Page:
After the withdrawal from Gallipoli in December 1915, the 1st Battalion returned to Egypt. Ern was admitted to hospital in Tel el Kebir at the end of February 1916 when his chest wound became badly infected and he was evacuated by train to Cairo and later to hospital in Mudros. Private E C BUCK returned to Australia on the hospital ship HMAS Kanowna which left Suez 11 May 1916, he suffered from an irritable heart due to wounds received.

You can read more about his service in my post private ernest buck – anzac.

Tom Basil ‘Gunner’ Gascoigne – 1914 was a gunner on the Navy on HMAS Sydney

Thomas Basil ‘Gunner’ GASCOIGNE, AB, of the Royal Australian Navy on HMAS Sydney.

Ern’s future brother-in-law Thomas Basil GASCOIGNE joined the Australian Navy in 1912 at the age of 21. Tom was a gunner on HMAS Sydney and was wounded, losing an eye, in the Sydney’s celebrated victory over the German light cruiser Emden in the Indian Ocean in November 1914, soon after the beginning of WWI.

Tom also claimed to be the first, or among the first, Australian servicemen to set foot on enemy territory. This was immediately after the outbreak of war when a party from HMAS Sydney landed near Rabaul, the capital of the German colony of New Guinea, in order to destroy the radio station there.

When he returned home wounded in March 1915 he was given a hero’s welcome and presented with an illuminated address and a purse of sovereigns by the Wyong town leaders.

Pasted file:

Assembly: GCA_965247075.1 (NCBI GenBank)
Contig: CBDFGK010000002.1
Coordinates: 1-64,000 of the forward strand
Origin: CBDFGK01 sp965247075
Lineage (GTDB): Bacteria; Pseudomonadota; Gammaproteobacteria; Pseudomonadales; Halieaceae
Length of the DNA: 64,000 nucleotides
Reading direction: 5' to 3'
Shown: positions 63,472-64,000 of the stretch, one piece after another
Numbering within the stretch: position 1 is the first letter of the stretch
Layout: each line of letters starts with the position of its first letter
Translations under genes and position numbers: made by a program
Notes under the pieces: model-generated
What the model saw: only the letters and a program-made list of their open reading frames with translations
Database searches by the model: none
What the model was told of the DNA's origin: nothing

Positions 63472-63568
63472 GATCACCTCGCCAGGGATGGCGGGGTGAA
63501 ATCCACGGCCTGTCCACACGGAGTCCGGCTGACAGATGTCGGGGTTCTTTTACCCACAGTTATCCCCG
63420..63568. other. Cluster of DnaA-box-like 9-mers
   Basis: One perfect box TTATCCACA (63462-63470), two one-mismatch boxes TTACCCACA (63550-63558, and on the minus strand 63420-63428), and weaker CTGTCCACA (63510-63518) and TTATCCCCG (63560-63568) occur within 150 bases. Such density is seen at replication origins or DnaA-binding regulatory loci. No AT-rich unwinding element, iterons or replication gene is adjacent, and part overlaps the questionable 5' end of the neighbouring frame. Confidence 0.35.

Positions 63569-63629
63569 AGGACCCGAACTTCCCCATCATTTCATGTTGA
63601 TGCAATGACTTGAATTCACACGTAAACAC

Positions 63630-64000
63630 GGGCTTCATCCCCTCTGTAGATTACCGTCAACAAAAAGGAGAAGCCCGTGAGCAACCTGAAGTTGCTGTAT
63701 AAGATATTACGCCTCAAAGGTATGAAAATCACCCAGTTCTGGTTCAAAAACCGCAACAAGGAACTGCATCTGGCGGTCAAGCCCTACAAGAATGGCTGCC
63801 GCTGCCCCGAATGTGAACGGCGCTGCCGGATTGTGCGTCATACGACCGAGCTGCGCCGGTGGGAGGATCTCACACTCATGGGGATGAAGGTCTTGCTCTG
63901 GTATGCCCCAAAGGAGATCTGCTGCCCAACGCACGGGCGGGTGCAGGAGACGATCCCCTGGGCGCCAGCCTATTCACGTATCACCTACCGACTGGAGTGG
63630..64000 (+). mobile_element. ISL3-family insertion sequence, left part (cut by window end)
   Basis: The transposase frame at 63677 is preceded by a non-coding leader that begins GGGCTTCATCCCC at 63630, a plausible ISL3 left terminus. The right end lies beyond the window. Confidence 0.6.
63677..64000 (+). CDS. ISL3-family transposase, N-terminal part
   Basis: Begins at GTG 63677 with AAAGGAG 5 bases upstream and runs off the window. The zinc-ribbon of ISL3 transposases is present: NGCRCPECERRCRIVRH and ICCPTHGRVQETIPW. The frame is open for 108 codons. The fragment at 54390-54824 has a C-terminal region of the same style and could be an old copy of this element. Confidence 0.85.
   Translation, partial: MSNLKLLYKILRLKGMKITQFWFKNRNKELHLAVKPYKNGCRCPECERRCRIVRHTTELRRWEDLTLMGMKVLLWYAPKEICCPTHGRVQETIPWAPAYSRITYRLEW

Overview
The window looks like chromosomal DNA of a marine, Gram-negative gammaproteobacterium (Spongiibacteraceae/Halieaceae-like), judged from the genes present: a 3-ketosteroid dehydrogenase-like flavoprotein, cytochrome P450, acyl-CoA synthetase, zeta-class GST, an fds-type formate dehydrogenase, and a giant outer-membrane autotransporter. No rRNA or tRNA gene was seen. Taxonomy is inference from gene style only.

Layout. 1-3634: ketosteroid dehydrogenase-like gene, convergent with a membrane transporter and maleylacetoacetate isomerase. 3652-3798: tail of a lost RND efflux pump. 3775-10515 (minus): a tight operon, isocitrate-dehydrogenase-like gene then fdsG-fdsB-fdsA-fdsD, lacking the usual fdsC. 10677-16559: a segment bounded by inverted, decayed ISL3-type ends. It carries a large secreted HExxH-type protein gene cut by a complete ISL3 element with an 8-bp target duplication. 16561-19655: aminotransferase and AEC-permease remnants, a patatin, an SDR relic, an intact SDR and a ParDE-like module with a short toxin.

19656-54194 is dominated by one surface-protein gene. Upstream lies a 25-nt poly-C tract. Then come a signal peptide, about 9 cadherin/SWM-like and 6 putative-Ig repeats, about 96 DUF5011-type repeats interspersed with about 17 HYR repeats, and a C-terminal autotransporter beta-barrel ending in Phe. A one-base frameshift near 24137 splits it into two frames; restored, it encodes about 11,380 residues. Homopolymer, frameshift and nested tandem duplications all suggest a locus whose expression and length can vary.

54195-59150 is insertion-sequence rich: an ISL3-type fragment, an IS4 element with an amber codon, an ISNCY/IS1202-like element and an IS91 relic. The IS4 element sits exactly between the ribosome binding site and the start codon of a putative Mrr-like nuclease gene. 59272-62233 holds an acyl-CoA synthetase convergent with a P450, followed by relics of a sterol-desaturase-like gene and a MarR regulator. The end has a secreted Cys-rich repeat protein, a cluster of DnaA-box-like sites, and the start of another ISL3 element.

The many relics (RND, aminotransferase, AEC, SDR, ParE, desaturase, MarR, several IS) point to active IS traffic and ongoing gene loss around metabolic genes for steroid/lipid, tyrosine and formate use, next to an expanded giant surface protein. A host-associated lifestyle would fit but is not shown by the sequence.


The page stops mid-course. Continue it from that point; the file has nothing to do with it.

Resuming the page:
Gascoigne_Roy_Dec_1917_col

Private Roy Everett GASCOIGNE (AIF Service No. 7731A)

Tom’s younger brother Roy Everett GASCOIGNE joined the army on 13 December 1917, near the end of WWI. He sailed for England in February 1918 and spent several months training there before transferring to the 34th Battalion reinforcements. When the German Army launched its last great offensive in the spring of 1918, the 34th Battalion was part of the force deployed to defend the approach to the city of Amiens around Villers-Bretonneux.

Roy arrived in France in mid-August with the 34th reinforcements to aid in the Allies’ rapid advance, and he fought in the battle of St Quentin Canal – the operation that breached the Hindenburg Line at the end of September, and sealing Germany’s defeat. Roy remained with 34th Battalion until the Armistice on 11 November 1918 and disembarked in Sydney on 19 August 1919.

Roy GASCOIGNE joined the Royal Australian Navy in 1920 and served through the inter-war years at naval base HMAS Cerberas, as well as on board HMAS Marguerite. At the outbreak of WWII Roy served on HMAS Perth – thankfully he was transferred to another post before the ship was torpedoed and sunk at the Battle of Sunda Strait. You can read more about the Gascoigne family in my post the gascoignes of wyong shire.

Harold C VENESS

RSM Harold Charles VENESS (AIF Service No. 3286)

Tom and Roy’s sister Muriel GASCOIGNE married Harold Charles VENESS. Harold was a 2nd Boer War veteran and served as Staff Sergeant Major for nine years training the 5th Australian Light Horse before he enlisted in the AIF on 16 February 1917.